The controller for Auris Health's Monarch platform.Courtesy of Auris Health
The robotics market is surging. Auris Health recent raise of $200 million to commercialize the Monarch Platform is a perfect example. The Redwood City, CA-based company has raised more than $700 million to develop and commercialize the Monarch platform - a robotic system that enables more-accurate diagnosis and treatment of small and hard-to-reach nodules in the periphery of the lung.
Monarch received FDA clearance for Monarch to perform diagnostic and therapeutic bronchoscopic procedures earlier this year. The platform uses a familiar controller interface to navigate a flexible robotic endoscope to the periphery of the lung.
“The support of this group of world-class investors will be instrumental as Auris transitions into a commercial-stage company,” Frederic Moll, M.D., founder and CEO of Auris Health said in a release. “We are pleased with our progress in launching the Monarch Platform, which was initiated earlier this year. This funding will enable us to expand our commercialization efforts for endobronchial applications, and will also support our mission to pioneer the next era of medical intervention across a broader spectrum of procedures.”
Surgical Robotics 2018 and Beyond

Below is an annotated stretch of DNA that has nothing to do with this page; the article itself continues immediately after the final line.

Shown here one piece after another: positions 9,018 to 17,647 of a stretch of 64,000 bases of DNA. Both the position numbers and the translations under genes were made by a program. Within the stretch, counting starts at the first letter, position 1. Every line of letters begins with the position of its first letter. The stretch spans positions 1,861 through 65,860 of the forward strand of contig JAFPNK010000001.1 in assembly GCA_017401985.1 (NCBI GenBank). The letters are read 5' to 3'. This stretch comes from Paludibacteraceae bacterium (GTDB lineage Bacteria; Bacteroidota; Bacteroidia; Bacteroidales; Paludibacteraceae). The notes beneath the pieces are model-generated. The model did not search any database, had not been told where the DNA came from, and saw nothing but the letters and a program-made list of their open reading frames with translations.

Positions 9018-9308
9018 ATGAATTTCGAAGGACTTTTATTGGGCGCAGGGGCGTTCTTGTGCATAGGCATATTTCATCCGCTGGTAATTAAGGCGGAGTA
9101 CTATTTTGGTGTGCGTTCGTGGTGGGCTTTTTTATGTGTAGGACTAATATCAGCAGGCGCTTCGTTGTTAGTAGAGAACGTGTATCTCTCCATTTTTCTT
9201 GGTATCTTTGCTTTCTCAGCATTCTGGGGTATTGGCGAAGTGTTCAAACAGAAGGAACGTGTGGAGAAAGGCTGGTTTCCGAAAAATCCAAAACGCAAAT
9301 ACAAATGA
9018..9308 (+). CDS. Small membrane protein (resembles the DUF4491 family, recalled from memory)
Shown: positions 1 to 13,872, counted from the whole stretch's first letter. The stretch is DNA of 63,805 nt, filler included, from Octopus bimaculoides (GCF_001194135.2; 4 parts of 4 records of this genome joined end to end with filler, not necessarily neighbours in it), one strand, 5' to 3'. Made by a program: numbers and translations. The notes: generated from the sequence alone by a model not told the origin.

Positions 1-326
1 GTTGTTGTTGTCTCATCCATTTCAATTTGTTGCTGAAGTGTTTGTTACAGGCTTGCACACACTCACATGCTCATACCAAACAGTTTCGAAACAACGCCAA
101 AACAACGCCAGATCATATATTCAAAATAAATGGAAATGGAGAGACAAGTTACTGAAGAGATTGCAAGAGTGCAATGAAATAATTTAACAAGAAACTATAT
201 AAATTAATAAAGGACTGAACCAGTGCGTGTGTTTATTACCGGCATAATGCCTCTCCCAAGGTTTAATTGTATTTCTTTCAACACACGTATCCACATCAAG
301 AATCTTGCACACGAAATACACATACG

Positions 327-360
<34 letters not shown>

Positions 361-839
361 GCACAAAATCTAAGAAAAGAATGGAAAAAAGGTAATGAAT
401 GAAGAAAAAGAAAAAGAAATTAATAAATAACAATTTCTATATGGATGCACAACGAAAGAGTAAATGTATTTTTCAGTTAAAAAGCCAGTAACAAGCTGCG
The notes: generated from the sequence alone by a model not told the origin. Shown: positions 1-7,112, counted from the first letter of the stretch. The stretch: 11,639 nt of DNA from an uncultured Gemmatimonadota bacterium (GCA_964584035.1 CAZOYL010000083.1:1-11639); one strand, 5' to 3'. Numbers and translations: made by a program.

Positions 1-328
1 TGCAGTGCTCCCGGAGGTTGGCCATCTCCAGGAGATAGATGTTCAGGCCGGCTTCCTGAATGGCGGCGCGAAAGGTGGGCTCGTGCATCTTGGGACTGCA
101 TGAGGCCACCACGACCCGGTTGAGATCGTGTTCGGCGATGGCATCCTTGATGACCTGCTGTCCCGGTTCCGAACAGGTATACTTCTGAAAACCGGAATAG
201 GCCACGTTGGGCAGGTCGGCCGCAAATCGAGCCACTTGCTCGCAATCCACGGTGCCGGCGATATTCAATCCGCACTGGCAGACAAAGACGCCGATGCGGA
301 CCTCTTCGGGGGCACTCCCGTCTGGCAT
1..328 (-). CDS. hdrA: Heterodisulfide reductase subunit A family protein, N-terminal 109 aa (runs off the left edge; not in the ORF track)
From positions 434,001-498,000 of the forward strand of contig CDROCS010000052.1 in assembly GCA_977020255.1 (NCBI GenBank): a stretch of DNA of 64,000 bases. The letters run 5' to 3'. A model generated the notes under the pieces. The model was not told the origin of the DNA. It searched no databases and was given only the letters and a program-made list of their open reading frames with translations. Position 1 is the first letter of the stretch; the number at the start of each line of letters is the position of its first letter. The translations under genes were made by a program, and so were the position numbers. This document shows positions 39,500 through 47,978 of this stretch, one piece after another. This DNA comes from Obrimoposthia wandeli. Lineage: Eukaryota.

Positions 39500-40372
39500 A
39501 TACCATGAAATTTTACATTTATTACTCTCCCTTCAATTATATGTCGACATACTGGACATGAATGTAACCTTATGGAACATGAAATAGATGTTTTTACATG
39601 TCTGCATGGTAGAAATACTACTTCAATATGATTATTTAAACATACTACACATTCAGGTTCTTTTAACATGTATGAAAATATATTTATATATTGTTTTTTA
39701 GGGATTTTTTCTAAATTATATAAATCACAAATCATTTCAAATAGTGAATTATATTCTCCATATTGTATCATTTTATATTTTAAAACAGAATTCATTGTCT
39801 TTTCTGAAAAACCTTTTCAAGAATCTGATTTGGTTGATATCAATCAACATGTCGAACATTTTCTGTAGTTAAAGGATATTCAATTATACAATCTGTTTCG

It probably doesn’t need to be said that 2018 has been a banner year for companies with robotic solutions in healthcare. In addition to Auris Health’s significant financing raise, Medtronic announced that its long-awaited robotics platform could debut next year and Verb gave a test run of its platform to Google’s co-founder Sergey Brin. (Did we forget to mention that Medtronic also announced it would acquire Mazor robotics for $1.6 billion.)
But where will the market be in a few years? Will there still be this much enthusiasm? And with competition mounting, will Sunnyvale, CA-based Intuitive Surgical still be the top name when discussing surgical robotics.
Roger Smith, MD, the Chief Technology Officer for the Florida Hospital Nicholson Center, spoke with MD+DI in early November about surgical robotics and its future. Smith identified 67 companies that had robotic platforms to treat various parts of the body. He noted that about 20 companies have robots in hospitals now.
“If you move forward from where we are today, I would say we’re at the top of the bubble – and the bubble still could be growing, but eventually that bubble is going to pop,” Smith said during the early November interview.
He did not rule out the potential for M&A and consolidation in the robotics market. “I think there are companies that are trying to make it on their own right now that will get acquired because they fit into a portfolio,” Smith said.